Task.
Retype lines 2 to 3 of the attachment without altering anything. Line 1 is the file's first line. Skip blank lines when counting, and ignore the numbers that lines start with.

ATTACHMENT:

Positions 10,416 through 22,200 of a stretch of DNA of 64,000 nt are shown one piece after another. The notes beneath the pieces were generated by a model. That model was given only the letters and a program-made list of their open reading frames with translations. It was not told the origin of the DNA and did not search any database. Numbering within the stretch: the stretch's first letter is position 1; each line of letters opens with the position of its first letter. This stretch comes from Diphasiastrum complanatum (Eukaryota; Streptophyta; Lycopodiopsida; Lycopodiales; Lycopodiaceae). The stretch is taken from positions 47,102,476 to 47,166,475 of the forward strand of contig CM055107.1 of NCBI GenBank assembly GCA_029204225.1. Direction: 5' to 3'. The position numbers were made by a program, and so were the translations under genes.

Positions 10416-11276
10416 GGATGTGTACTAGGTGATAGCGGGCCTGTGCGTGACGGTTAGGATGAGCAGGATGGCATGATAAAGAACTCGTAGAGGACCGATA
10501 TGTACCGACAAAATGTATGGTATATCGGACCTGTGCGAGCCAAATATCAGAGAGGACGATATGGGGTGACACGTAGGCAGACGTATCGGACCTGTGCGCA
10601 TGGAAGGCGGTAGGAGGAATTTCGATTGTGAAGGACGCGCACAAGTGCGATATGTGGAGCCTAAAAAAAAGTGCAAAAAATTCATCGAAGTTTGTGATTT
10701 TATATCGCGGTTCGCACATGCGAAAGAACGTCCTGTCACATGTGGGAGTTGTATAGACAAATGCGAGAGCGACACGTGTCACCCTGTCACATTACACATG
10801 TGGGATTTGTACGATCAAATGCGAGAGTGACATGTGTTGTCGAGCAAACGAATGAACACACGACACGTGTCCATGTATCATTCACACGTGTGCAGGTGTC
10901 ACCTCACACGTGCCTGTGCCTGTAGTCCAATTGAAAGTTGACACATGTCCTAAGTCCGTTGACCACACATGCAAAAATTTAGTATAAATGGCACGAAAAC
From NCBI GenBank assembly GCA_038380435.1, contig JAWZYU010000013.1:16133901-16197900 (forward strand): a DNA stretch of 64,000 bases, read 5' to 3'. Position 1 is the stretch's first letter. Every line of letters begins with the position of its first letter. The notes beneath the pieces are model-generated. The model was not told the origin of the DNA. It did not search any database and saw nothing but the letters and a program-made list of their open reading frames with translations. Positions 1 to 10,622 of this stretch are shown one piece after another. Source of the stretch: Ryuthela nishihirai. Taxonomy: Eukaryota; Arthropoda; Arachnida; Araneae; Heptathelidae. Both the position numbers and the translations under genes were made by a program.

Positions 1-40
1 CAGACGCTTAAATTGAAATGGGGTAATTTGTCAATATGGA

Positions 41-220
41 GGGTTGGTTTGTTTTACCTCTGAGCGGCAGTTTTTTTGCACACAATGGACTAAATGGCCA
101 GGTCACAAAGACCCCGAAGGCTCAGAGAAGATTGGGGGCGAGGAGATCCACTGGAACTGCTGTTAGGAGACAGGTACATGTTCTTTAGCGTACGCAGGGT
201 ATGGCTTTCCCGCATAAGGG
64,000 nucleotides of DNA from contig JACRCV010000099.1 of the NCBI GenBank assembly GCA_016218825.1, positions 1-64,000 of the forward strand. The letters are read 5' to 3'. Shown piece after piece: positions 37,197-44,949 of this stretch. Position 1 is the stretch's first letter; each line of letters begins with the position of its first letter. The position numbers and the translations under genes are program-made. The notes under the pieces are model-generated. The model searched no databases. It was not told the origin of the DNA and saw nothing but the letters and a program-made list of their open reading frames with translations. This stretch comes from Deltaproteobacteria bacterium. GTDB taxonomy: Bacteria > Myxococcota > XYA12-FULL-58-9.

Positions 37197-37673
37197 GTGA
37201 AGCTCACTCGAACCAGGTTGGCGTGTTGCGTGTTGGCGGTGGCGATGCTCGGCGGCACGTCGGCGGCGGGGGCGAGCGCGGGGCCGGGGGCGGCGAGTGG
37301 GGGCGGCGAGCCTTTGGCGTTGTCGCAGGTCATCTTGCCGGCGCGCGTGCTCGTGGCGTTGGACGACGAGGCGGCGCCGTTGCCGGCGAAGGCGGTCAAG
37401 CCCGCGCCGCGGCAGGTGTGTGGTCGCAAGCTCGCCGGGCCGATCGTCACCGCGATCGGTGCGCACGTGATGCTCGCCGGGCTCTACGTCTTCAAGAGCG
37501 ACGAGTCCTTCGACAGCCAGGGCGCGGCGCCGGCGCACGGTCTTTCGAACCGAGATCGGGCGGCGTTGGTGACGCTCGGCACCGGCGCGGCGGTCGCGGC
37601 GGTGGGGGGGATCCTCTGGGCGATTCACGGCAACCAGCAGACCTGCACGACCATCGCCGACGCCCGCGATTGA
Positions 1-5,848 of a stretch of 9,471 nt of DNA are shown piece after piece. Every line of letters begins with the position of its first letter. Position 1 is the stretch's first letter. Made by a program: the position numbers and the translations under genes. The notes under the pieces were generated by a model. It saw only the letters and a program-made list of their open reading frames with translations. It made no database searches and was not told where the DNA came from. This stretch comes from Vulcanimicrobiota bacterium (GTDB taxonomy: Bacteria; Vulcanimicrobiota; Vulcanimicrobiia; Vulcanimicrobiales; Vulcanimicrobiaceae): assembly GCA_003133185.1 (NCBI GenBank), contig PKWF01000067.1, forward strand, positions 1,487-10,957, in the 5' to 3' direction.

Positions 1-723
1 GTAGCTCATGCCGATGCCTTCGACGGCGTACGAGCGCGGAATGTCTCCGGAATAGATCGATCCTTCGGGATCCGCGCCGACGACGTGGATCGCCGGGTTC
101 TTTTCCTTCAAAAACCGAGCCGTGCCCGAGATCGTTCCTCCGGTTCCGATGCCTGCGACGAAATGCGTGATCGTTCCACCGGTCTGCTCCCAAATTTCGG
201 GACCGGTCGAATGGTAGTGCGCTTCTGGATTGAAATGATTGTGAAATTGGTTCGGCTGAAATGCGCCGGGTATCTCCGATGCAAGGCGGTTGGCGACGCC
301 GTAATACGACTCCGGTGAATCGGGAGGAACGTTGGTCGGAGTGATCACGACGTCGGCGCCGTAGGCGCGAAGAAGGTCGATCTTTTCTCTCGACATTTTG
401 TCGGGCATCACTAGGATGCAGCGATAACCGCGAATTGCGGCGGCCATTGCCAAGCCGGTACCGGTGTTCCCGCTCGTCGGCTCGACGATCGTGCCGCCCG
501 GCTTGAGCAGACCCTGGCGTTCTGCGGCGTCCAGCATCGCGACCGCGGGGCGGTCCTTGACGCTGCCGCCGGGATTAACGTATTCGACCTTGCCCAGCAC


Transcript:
Positions 10416-11276
10416 GGATGTGTACTAGGTGATAGCGGGCCTGTGCGTGACGGTTAGGATGAGCAGGATGGCATGATAAAGAACTCGTAGAGGACCGATA